Motivated, hungry, cheap - on free agents, one-year contracts and redemption seasons.
Lately there is talk about cheap one year contracts given out to players in the hopes that they redeem themselves and prove to the hockey world that they are deserving of more.
Players like Mike Ribeiro, Dany Heatley and Derek Roy.
The talk goes something like this.
"He had a bad year last year and wants to prove that he can be a positive force for the team."
"He's going to come to camp hungry and be ready to fight for those top line minutes."
"If he wants to earn the kind of money that he did before he has to prove that he still has what it takes. Prove that last season was an aberration."
"He'll be motivated because he's only making a little more than the minimum salary."
It sounds logical but it is true?
I took a look at the players who signed one year contracts last summer at a reduced salary.
These seven players were good signings: (all salary values were compiled from CapGeek.com)
Jaromir Jagr: He has earned 121.3 million dollars in his career but last season he took a two million dollar contract with New Jersey. He got 67 points in 82 games which was not bad considering that he is over 40 years old. It was about the same points per game pace that he set the year before.
Benoit Pouliot: He has earned 12.9 million in his career but was earning only 1.3 million playing for the Rangers last year. His career average would have been to get 33 points and he got 36.
Mason Raymond: He racked up 45 points playing for the Toronto Maple Leafs while earning one million dollars. His career average would have been 39 points. The previous season he tallied 22 points in 46 games so he did bounce back nicely. By the way, he has earned 13.6 million over his career.
Tom Gilbert: He had 13 points in 43 games during the shortened season. He was earning $900,000 with the Florida Panthers last year while he got 28 points in 73 games. It's a bit lower than his career average but not by much. He has earned 28.2 million over his whole career.
Mike Santorelli: He has earned 7.6 million but last season only took home $550,000. He bounced back from a one point in ten game season to have 28 points in 49 games with the Vancouver Canucks.
Nathan Gerbe: Similar to Santorelli, he has earned 7.7 million, had recovered from a 10 point in 42 game season to score 31 points in 81 games with Carolina last year. All while earning $550,000.
Mark Fistric: Received $900,000 to get five points in 34 games. His career average was seven points.
There was one player, Andre Benoit, who I did not include on the list of good contracts because he never really earned a lot previously so his one year contract wasn't so much as a redemption as it was what he was used to. He, however, did great last season. For $900,000 he surpassed his career average of ten points pro-rated to an 82 game a season with 28 points last year.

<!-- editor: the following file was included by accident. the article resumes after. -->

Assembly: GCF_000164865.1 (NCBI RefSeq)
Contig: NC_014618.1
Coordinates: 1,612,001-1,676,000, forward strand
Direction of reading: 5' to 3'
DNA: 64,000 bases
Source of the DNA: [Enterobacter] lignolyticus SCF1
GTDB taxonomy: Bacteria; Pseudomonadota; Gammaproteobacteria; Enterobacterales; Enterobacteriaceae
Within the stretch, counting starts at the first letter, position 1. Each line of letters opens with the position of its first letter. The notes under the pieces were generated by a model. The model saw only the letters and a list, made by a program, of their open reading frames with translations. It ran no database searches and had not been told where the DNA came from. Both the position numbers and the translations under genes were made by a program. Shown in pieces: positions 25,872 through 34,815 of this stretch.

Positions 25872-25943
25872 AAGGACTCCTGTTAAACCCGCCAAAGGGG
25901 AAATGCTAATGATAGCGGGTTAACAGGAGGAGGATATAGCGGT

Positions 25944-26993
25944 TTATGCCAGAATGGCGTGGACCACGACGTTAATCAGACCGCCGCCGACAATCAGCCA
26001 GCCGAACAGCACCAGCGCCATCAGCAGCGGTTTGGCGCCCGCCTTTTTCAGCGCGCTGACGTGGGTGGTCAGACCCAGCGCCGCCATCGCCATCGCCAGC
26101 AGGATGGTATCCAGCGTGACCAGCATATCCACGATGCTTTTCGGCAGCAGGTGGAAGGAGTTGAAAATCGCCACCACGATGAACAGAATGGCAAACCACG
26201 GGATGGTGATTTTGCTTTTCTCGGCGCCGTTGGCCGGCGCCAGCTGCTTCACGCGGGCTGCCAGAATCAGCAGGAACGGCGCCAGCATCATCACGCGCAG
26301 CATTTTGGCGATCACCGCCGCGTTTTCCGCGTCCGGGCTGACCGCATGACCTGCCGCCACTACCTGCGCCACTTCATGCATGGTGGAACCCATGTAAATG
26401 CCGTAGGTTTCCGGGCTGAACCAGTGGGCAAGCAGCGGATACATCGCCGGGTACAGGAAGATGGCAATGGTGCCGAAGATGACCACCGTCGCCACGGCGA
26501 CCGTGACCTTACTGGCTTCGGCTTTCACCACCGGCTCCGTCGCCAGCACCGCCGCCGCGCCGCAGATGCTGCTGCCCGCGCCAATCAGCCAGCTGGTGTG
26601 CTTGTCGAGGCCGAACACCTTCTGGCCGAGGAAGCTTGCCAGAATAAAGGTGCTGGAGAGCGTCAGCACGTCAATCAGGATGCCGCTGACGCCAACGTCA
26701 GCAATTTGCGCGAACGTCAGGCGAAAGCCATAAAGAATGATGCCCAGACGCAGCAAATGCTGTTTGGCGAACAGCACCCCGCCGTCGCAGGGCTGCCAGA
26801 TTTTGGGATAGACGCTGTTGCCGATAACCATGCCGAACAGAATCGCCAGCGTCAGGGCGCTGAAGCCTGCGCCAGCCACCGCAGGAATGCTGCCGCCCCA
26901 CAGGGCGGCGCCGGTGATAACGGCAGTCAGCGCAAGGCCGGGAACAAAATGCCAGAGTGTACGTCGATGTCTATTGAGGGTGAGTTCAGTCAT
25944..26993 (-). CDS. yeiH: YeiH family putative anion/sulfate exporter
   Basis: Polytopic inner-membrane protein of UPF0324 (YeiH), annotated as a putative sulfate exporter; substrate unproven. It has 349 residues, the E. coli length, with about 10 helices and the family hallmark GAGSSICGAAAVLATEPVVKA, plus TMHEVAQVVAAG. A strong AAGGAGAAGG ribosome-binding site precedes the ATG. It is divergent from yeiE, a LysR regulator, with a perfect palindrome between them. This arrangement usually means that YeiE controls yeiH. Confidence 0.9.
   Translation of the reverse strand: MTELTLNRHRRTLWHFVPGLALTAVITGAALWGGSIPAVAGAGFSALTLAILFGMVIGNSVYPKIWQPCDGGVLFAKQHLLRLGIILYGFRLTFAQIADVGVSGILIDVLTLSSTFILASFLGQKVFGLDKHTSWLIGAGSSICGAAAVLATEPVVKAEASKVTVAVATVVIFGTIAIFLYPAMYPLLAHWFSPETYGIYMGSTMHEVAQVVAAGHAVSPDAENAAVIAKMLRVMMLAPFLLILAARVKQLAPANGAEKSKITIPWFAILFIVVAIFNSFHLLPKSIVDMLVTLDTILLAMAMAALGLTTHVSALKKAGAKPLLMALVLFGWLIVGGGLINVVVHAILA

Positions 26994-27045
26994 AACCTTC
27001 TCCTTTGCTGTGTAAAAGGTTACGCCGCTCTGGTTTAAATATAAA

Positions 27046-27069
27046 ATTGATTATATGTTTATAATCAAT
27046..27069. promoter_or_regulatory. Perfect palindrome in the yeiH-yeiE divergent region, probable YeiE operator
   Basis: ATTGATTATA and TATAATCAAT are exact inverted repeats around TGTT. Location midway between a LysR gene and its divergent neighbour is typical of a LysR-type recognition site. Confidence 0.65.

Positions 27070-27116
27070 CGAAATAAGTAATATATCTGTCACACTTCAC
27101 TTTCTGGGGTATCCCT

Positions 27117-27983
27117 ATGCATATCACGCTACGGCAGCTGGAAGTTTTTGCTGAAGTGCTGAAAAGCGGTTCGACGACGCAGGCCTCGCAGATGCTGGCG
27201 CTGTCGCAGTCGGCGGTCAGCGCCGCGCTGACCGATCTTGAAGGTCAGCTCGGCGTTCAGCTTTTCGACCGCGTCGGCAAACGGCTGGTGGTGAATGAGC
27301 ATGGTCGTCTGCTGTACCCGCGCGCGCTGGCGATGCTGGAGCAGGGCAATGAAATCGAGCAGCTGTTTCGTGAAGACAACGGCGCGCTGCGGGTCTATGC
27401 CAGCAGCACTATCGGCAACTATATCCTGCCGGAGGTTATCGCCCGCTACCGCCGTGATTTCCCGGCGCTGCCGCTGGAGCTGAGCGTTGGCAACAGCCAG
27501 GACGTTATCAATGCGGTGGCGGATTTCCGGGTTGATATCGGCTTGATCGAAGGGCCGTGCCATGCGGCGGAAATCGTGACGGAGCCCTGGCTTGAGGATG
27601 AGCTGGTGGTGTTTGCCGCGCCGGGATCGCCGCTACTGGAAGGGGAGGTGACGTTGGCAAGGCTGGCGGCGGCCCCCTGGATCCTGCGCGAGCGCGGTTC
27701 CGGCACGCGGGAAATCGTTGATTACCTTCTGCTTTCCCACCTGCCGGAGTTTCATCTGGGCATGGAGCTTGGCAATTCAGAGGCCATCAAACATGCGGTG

Good for them but those are merely seven players. I have 22 other players that were not so successful.
Pierre-Marc Bouchard: Nine points in 28 games were not worth the 2 million dollars that he earned. His career average was 51 points. He has earned 29.2 million over his whole career.
Dustin Penner: Career average at the time would have been 46 points but he only got 21 points. Also for $2M.
Douglas Murray: Earned 1.5 million for two points but I think he was paid mostly for other aspects of the game because his career average was 11 points.
Brendan Morrow: Played on St. Louis for 1.5 million and got 25 points.
Rostislav Olesz: Earned one million for two points. Would you have guessed that he has already earned over 20 million dollars over his career?
Brad Boyes: Actually he wasn't terrible but when you get 36 points in 78 games a year after getting 35 points in 48 games it doesn't look like he was properly motivated by his one million dollar contract.
The list continues: Joe Corvo, Scott Gomez, Ryan Whitney, Peter Regin, Mike Komisarek, Jeff Schultz, Matt Gilroy, Tim Kennedy, Hal Gill, Adam Pardy, Radek Dvorak, Jeff Halpern, Manny Malhotra, Matt D'Agostini, Chuck Kobasew and Carlo Colaiacovo all got paid less than one million dollars last year only to produce below their career averages.
Were they not motivated by the reduced salaries? Maybe it is because the majority of these guys have already earned quite a bit over their careers.
This brings me to Derek Roy and an article from The Tennessean by Josh Cooper, "Gary Roberts camp shows Derek Roy means business".
I think Roy has figured out that money alone is not always a good enough motivational force, especially for established players. Good for him to seek out Roberts and to change more than the size of his wallet.
He won't want to go back for a remedial training session next summer.
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